Trichotillomania is characterized by recurrent pulling out of one's hair resulting in hair loss.
Patients with trichotillomania repeatedly pull or pluck out their hair for noncosmetic reasons. Most commonly, they pull hair from their scalp, eyebrows, and/or eyelids, but any body hair may be pulled out. Sites of hair pulling may change over time.
For some patients, this activity is somewhat automatic (ie, without full awareness); others are more conscious of the activity. Hair pulling is not triggered by obsessions or concerns about appearance but may be preceded by a feeling of tension or anxiety that is relieved by the hair pulling, which is often then followed by a feeling of gratification.
Hair pulling typically begins just before or after puberty. At any given point in time, about 1 to 2% of people have the disorder. About 90% of them are female.
Hair pulling is usually chronic, with waxing and waning of symptoms.
Patterns of hair loss vary from patient to patient. Some have areas of complete alopecia or missing eyelashes and/or eyebrows; others merely have thinned hair.
A range of behaviors (rituals) may accompany hair pulling. Patients may search fastidiously for a particular kind of hair to pull; they may try to ensure that hair is pulled out in a particular way. They may roll the hair between their fingers, pull the strands between their teeth, or bite the hair once it is pulled. Many patients swallow their hair.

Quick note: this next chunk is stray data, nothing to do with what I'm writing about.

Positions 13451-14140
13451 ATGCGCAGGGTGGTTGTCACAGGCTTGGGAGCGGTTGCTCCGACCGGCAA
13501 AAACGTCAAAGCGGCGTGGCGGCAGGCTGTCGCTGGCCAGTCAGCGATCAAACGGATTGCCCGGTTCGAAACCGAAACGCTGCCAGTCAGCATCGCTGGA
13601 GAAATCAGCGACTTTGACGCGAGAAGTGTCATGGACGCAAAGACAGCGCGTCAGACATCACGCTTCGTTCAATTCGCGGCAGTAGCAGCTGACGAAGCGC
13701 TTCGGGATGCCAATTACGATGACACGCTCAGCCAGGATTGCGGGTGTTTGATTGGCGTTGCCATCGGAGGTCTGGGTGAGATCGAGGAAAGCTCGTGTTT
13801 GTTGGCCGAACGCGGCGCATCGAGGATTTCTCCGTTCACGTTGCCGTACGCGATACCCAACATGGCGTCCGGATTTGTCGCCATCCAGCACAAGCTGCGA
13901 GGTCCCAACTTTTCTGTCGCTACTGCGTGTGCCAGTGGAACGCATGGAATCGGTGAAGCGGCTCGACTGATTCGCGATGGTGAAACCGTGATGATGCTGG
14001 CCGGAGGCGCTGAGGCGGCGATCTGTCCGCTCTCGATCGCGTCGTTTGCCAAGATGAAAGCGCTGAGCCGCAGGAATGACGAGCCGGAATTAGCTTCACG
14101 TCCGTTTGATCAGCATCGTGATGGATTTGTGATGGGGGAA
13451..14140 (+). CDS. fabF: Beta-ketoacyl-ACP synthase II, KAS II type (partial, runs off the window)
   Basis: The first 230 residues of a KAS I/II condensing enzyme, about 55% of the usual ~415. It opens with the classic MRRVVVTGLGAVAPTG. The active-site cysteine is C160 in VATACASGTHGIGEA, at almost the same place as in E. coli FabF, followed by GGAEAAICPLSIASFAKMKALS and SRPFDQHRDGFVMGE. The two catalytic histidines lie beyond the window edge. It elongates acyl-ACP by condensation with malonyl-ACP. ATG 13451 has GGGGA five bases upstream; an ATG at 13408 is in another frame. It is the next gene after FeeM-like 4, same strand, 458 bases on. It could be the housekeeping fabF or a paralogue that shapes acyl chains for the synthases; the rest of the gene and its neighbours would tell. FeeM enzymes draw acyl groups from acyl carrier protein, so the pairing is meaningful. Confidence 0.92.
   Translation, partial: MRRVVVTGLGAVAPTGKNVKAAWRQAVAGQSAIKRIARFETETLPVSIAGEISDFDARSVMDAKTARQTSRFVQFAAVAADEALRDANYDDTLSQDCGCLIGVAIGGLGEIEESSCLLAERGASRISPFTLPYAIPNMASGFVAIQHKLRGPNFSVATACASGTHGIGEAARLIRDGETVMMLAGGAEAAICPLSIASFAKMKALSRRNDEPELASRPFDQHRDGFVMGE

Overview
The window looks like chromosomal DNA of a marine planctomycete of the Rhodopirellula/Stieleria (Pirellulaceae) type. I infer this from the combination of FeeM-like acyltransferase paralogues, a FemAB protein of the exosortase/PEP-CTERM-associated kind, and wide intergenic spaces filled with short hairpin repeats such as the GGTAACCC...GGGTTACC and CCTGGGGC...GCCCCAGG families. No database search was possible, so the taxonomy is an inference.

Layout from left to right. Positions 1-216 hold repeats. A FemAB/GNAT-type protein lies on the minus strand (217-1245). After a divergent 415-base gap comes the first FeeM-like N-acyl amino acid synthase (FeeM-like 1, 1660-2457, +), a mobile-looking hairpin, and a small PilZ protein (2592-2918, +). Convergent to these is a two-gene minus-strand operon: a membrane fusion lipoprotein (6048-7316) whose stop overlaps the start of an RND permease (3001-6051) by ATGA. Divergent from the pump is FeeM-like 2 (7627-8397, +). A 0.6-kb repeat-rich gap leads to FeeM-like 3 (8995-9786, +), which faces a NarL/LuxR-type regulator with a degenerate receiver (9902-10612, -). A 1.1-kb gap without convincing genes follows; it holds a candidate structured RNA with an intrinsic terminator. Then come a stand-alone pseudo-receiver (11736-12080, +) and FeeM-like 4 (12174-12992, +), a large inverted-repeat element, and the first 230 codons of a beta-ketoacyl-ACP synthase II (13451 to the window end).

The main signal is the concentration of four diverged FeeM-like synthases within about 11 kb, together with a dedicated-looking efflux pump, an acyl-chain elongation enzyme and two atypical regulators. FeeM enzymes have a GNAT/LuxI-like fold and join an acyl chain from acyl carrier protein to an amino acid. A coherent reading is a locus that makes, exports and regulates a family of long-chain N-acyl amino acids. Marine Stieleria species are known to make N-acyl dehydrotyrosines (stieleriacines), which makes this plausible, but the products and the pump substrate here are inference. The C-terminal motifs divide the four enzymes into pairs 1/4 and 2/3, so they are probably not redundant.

Patients may feel embarrassed by or ashamed of their appearance. Many try to camouflage the hair loss by covering the bald areas (eg, wearing wigs or scarfs). Some patients pull out hair from widely scattered areas to disguise the loss. They may avoid situations in which other people may see the hair loss; typically, they do not pull hair out in front of others, except for family members.
Some patients pull hair from others or from pets or pull strands from fibrous materials (eg, clothing, blankets). Most patients also have other body-focused repetitive behaviors, such as skin picking or nail biting.
Diagnostic criteria typically include the following:
The distress can include feelings of embarrassment or shame (eg, at loss of control of one's behavior, at the cosmetic consequences of the hair loss).
SSRIs or clomipramine (a tricyclic antidepressant with potent serotonergic effects) may be useful for coexisting depression or anxiety disorders. For hair pulling, clomipramine appears to be more effective than desipramine (a tricyclic antidepressant that inhibits reuptake of norepinephrine). However, SSRIs have been disappointing. Some evidence suggests that N-acetylcysteine (a partial glutamatergic agonist) is effective. There is also limited evidence that low-dose dopamine blockers are effective, but risk:benefit ratio must be carefully assessed.
Cognitive-behavioral therapy that is tailored to treat the specific symptoms of hair-pulling disorder is currently the psychotherapy of choice. For example, habit reversal, a predominantly behavioral therapy, can be used; it includes awareness training (eg, self-monitoring, identification of triggers for the behavior), stimulus control (modifying situations—eg, avoiding triggers—to reduce the likelihood of initiating pulling), and competing response training (substituting other behaviors for hair pulling).